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Low Vitamin D Ups Dementia Risk, Study Says

August 7, 2014 9:51 am | News | Comments

In the largest study of its kind, researchers suggests that in older people, not getting enough vitamin D may double the risk of developing dementia and Alzheimer’s disease.                      

FDA Warns of Infection-causing Tattoo Inks

August 7, 2014 3:23 am | by Mary Clare Jalonick - Associated Press - Associated Press | News | Comments

Thinking about getting inked? Check the bottle first. The Food and Drug Administration is warning tattoo parlors, their customers and those buying at-home tattoo kits that not all tattoo ink is safe.               

New Gene Tied to Breast Cancer Risk

August 6, 2014 5:23 pm | by Marilynn Marchione - AP Chief Medical Writer - Associated Press | News | Comments

It's long been known that faulty BRCA genes greatly raise the risk for breast cancer. Now, scientists say a more recently identified, less common gene - called PALB2 - can do the same.                 

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Bioscience Technology This Week #5: Protein Hub Crucial to Brain Development

August 6, 2014 2:27 pm | Videos | Comments

In this episode of Bioscience Technology This Week, News Editor Christina Jakubowski highlights the role of the protein GSK-3 in brain development and also reports that running, regardless of duration or speed, reduces death risk.      

Researchers Boost Insect Aggression by Altering Brain Metabolism

August 6, 2014 1:36 pm | Videos | Comments

Scientists report they can crank up insect aggression simply by interfering with a basic metabolic pathway in the insect brain. Their study, of fruit flies and honey bees, shows a direct, causal link between brain metabolism (how the brain generates the energy it needs to function) and aggression.

Scientists Uncover New Clues to Repairing Injured Spinal Cord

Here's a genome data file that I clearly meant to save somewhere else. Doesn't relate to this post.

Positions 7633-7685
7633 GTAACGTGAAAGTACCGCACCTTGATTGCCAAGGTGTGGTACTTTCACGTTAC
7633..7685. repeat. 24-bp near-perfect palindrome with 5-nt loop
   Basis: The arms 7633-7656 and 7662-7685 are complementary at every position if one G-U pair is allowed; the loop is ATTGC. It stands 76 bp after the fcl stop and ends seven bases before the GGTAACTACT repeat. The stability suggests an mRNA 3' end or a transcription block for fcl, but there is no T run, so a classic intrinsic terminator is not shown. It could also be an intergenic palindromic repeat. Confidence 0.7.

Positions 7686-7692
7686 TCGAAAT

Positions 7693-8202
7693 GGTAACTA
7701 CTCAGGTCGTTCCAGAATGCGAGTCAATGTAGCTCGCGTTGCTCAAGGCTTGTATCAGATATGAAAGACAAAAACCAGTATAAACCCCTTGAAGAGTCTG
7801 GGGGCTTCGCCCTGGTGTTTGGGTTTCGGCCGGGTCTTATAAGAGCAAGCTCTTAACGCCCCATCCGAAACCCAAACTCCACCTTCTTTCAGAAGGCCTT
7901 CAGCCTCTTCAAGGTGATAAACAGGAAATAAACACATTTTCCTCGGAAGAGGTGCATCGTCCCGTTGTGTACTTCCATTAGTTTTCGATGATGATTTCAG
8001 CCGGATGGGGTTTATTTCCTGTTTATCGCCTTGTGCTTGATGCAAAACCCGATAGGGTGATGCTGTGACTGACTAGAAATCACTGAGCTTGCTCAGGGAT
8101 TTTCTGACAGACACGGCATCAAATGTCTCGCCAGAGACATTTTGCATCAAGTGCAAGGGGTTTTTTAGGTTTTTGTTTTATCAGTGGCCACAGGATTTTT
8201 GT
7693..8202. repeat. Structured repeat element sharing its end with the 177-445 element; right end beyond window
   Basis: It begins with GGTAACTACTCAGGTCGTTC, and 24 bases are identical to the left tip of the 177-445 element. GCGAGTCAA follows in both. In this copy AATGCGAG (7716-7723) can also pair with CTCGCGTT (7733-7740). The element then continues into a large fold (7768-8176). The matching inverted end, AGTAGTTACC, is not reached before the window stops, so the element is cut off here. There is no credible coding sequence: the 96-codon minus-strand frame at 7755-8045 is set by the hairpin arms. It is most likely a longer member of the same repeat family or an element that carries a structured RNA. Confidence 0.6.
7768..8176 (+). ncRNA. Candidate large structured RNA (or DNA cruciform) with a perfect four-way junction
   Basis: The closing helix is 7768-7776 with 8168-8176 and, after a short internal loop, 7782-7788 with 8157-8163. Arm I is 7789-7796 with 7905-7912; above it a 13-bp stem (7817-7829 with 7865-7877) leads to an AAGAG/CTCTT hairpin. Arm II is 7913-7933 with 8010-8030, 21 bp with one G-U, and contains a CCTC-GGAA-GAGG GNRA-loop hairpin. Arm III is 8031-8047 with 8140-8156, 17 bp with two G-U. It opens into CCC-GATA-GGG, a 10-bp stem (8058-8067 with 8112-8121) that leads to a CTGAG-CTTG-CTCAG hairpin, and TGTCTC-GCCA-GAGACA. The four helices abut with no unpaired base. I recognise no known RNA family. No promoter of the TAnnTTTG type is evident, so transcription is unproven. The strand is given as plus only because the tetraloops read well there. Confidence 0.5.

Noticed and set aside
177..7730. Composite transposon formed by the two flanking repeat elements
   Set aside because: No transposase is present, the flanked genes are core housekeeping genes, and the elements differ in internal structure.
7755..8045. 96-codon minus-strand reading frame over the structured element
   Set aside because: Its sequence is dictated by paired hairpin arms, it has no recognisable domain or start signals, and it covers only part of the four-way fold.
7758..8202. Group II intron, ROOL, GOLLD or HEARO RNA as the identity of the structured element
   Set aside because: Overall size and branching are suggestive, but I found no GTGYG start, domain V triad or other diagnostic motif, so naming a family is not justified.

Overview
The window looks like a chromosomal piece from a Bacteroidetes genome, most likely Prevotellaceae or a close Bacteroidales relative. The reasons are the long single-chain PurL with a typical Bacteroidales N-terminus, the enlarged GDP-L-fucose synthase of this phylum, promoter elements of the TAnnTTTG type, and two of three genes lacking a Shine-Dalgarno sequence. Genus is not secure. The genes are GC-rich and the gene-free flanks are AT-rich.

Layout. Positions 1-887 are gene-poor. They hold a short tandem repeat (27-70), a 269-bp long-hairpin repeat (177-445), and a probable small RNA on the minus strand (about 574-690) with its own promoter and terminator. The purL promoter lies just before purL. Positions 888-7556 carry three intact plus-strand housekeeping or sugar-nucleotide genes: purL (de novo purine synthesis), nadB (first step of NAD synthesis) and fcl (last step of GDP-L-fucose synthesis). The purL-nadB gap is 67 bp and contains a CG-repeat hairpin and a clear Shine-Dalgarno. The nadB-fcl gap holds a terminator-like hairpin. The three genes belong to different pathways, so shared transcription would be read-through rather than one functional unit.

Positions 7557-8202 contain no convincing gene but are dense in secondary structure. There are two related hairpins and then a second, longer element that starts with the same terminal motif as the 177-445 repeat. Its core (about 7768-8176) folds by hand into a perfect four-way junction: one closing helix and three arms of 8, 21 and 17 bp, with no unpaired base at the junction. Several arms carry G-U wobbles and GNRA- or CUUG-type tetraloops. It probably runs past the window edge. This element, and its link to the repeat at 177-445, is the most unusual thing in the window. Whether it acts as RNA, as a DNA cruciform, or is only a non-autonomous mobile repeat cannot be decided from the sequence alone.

August 6, 2014 1:19 pm | News | Comments

Frogs, dogs, whales, snails can all do it, but humans and primates can't. Regrow nerves after an injury, that is— while many animals have this ability, humans don't. But now, new research suggests that a small molecule may be able to convince damaged nerves to grow and effectively rewire circuits.

Some Saturated Fatty Acids May Carry Bigger Risk Than Others

August 6, 2014 1:08 pm | News | Comments

The relationship between saturated fat and type 2 diabetes may be more complex than previously thought, according a study that claims saturated fatty acids can be associated with both an increased and decreased risk of developing the disease, depending on the type of fatty acids present in the blood.

Lasers, Nanotubes Help to Look Inside Living Brains

August 6, 2014 12:40 pm | News | Comments

A team of scientists has developed an entirely non-invasive technique that provides a view of blood flow in the brain. The tool could provide powerful insights into strokes and possibly Alzheimer's disease.             

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Creating New Immune Systems for HIV Patients

August 5, 2014 2:52 pm | by Cynthia Fox | Blogs | Comments

There is good news in attempts to halt HIV by growing, in patients, new immune systems lacking a gene that led to the first—and only—cured HIV patient. Using hematopoietic (blood) stem cells possessing a CCR5 gene mutation that blocks CD4 T cell entry of HIV, Calimmune—led by Nobel Laureate David Baltimore—has, for one year, safely begun growing new immune systems in patients.

Eating Baked or Broiled Fish Weekly Boosts Brain Health

August 5, 2014 2:43 pm | News | Comments

Eating baked or broiled fish once a week is good for the brain, regardless of how much omega-3 fatty acid it contains, according to researchers at the University of Pittsburgh School of Medicine. The findings add to growing evidence that lifestyle factors contribute to brain health later in life.

Study Predicts Hepatitis C Will Become a Rare Disease in 22 Years

August 5, 2014 2:06 pm | News | Comments

Effective new drugs and screening would make hepatitis C a rare disease by 2036, according to a computer simulation conducted by The University of Texas MD Anderson Cancer Center and the University of Pittsburgh Graduate School of Public Health.

New DNA Analysis Technique Promises Speedier Diagnosis

August 5, 2014 2:01 pm | News | Comments

Researchers have achieved a technical breakthrough that should result in speedier diagnosis of cancer and various pre-natal conditions. The key discovery lies in a new tool that allows researchers to load long strands of DNA into a tunable nanoscale imaging chamber in ways that maintain their structural identity and under conditions that are similar to those found in the human body.